I had great plans to visit the Cogne Lace Museum yesterday. Lace-making has a venerable history in this region of the Italian alps, and I’m always interested in any opportunity to nose in local craft museums. Sadly the museum has limited opening hours, so I cast around for other ideas and spotted the church opposite. It looked inviting in the sunshine, with its colourful fresco paintings surmounting the doorway arch. I wandered over, doubting it would be open, and so I was surprised when the door gave as I pushed against it.
I entered complete darkness. The door swung shut behind me, and I had a moment of complete panic in case I was unable to get out. I grabbed the handle and satisfied myself that I wasn’t imprisoned. It was after all only Monday; the idea of being trapped till next Sunday was most unappealing.
As I grew accustomed to the gloomy interior and wandered down the nave, I saw I was surrounded by carved and heavily gilded tableaux. I scrambled over and around the old wooden pews to have a better look at the detailing and to try and decipher the imagery. A bronze plaque promised enlightenment, but after some time spent in deciphering the Italian, I realised I was being told not to put my hands beyond a non-existent corded barrier. So it was back to just looking and guesswork. I recognised one tableau as something to do with the Passion, but that was as far as I could get. I became frustrated by my visual and cultural illiteracy. How many generations had it been since the stories being told by these statues resonated with the casual visitor? In this post-Barthèsian age of image saturation and proliferation, we are free to read into imagery what we will in the way we want to. But faced with this set of religious allegorical works, I felt cast adrift and impotent. In vain I searched for some text, some explanation.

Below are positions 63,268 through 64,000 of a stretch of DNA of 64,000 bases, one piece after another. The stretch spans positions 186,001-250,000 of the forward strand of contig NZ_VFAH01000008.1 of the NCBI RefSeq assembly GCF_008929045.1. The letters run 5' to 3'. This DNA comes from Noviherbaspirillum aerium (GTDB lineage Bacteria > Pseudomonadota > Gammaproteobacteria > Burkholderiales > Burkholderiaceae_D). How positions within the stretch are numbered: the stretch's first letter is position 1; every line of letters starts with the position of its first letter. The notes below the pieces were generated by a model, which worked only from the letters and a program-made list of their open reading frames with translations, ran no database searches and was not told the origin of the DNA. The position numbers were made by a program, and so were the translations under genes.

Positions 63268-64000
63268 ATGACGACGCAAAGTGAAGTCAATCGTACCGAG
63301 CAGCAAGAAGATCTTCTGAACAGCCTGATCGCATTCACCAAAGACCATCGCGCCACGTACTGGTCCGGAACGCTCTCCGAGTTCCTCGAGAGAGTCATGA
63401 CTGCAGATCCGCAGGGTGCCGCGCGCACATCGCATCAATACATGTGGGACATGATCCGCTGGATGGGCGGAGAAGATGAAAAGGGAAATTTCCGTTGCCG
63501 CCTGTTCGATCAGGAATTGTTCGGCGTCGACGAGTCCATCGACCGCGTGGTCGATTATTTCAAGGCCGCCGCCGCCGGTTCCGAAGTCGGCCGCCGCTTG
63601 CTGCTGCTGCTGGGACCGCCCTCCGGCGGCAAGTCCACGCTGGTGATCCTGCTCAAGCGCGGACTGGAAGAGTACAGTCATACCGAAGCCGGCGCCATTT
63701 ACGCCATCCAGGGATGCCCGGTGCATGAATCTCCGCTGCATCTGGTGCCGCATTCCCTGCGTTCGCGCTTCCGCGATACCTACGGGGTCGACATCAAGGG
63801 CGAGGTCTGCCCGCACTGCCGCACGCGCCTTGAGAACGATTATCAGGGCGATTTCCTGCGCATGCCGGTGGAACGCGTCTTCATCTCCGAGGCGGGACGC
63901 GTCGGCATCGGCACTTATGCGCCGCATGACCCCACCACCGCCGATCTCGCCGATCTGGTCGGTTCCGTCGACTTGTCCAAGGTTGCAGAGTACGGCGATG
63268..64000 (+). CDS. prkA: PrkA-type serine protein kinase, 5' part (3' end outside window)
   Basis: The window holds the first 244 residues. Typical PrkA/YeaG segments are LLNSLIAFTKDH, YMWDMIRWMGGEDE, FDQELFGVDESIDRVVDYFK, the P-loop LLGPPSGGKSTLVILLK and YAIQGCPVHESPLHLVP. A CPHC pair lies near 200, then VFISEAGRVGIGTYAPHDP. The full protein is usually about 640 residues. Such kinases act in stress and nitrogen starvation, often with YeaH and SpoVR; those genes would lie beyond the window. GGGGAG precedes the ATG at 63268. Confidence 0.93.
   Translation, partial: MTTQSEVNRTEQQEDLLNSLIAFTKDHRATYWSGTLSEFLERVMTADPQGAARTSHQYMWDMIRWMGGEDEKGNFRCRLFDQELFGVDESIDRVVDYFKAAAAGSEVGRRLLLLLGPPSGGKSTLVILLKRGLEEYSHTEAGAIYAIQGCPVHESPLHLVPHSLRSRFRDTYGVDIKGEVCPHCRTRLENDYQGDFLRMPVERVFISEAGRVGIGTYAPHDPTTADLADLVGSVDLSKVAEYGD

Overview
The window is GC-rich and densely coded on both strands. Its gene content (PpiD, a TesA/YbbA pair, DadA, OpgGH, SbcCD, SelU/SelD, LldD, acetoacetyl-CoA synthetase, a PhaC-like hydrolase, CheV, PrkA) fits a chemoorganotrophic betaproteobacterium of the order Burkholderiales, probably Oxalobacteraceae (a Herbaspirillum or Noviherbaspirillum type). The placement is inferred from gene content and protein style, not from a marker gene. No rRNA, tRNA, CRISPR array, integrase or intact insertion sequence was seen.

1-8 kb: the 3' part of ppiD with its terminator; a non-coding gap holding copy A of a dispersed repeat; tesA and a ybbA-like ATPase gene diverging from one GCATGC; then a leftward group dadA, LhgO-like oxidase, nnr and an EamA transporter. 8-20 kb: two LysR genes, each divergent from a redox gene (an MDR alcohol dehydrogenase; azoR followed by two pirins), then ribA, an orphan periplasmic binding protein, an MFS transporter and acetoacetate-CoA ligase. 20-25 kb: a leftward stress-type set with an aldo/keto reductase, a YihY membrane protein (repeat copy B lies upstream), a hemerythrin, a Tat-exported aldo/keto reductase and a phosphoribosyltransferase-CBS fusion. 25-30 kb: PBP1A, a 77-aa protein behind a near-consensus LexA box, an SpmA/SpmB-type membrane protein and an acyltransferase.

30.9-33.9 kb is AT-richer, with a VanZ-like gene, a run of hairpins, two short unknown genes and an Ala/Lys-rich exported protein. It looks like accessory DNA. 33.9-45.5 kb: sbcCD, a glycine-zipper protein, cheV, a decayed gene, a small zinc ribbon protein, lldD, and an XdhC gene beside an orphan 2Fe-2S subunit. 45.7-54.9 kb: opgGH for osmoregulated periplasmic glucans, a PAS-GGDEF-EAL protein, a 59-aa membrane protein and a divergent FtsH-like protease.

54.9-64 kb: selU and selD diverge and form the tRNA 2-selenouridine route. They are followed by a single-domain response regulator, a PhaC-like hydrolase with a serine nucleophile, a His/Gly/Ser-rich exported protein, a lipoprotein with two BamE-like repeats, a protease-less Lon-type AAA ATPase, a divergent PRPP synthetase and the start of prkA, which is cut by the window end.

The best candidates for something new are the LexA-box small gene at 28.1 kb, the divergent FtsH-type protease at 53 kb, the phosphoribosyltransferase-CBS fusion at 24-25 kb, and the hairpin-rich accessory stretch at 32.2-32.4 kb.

Eventually I found a notice in a glass case. More time attempting to translate the Italian. It referred to a statue from the Tre or Quattrocento; a plain white alabaster statue about a metre high carved in the local Valdostanan tradition by some unknown sculptor. Sant’Orso, apparently. I was none the wiser but eager to find the only piece of artwork in the entire church worthy of a notice. Eventually I spotted it high above my head, too high to view even if I climbed on a pew which I was not inclined to do. The blown up photo above is as close as I could get. Who was Sant’Orso? If I had full Internet access, I could enlighten us all. But I have to remain in ignorance, in the knowledge that a peasant from the early 1400s could have told me all I needed to know without googling anything.
So much information to hand, so much educational opportunity, yet I sometimes feel alarmingly ignorant. I’m sure there’s an allegory in this somewhere if only I could read it.